Rall Receives $25,000 Swartz Prize for Theoretical and Compututional Neuroscience
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RALL RECEIVES $25,000 SWARTZ PRIZE FOR THEORETICAL AND COMPUTATIONAL NEUROSCIENCE
Award recognizes noteworthy advance in theoretical or computational neuroscience
Washington, DC — The Society for Neuroscience (SfN) today awarded the inaugural Swartz Prize for Theoretical and Computational Neuroscience to Wilfrid Rall, PhD, who retired from the National Institutes of Health in 1994. Supported by the Swartz Foundation, the prize, which includes $25,000, recognizes a noteworthy advance over the past several years in theoretical or computational neuroscience. SfN gives the award during Neuroscience 2008, the SfN annual meeting and the world’s largest source of emerging news on brain science and health.
“Dr. Rall’s work has profoundly shaped the field of neuroscience and helped spark entire new subfields,” said Eve Marder, PhD, president of SfN. “His work in computational neuroscience has had an enormous impact and continuing influence on the field for more than 50 years.”
Rall has used simulations to analyze and understand real nervous systems. He introduced numerous concepts to understand dendritic function by applying methods of mathematical physics and computer simulation and by demonstrating the value of idealized model formulation to gain insight into fundamental mechanisms. His classic series of papers (Science, 1957, and Experimental Neurology, 1959 and 1960) showed how dendrites were amenable to a rigorous mathematical analysis, and introduced a new theoretical framework for studying their functional properties.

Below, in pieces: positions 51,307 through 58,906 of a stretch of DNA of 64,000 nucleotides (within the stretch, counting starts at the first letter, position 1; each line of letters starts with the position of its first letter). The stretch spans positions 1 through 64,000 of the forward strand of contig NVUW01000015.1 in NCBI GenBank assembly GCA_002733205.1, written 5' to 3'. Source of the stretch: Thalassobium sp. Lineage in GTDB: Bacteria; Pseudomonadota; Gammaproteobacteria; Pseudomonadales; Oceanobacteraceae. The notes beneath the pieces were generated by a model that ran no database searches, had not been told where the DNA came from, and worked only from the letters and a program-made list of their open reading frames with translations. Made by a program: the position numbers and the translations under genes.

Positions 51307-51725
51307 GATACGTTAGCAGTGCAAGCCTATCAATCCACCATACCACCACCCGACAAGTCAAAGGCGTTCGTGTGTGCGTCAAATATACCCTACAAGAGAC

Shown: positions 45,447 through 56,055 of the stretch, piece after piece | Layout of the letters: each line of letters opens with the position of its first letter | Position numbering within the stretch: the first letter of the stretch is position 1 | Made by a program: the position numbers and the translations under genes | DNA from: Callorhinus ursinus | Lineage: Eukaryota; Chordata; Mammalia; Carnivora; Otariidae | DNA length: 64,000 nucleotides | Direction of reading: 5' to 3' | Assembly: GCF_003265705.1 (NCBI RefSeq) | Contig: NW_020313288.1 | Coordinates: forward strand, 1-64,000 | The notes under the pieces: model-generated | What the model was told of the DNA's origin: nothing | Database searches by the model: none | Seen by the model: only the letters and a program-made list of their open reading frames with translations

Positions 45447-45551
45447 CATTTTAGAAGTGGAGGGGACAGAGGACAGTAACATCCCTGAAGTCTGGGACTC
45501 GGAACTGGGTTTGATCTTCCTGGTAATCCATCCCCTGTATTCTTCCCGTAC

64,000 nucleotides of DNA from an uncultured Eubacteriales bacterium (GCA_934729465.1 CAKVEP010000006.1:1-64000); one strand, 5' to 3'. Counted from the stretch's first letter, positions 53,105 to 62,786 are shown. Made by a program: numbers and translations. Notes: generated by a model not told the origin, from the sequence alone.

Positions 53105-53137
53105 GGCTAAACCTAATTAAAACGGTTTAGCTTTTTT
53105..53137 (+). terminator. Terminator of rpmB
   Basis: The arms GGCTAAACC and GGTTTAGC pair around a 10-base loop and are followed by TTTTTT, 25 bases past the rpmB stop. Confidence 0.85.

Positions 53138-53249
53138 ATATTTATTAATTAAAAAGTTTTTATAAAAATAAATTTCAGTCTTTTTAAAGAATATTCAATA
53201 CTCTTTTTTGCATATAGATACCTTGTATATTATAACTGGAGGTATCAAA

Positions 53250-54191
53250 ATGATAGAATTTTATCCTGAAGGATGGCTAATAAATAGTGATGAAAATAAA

Rall’s first paper in 1957 introduced the quantitative evidence for dendritic dominance of the integrative activities of neurons. The two papers in 1959 and 1960 carried out the first biophysical analysis of dendritic branching, pioneering the use of cable theory for the understanding of the biophysical properties of dendrites.
Today, virtually every computational model using single neurons that consist of more than a single compartment draws directly on Rall’s developments. The widespread utility of software such as NEURON and Genesis are emblematic of his achievements.
Rall’s work has been featured in many publications, including The History of Neuroscience in Autobiography, Volume 5. The five-volume book series is available for download and viewing at www.sfn.org.
The Society for Neuroscience is an organization of more than 38,000 basic scientists and clinicians who study the brain and nervous system.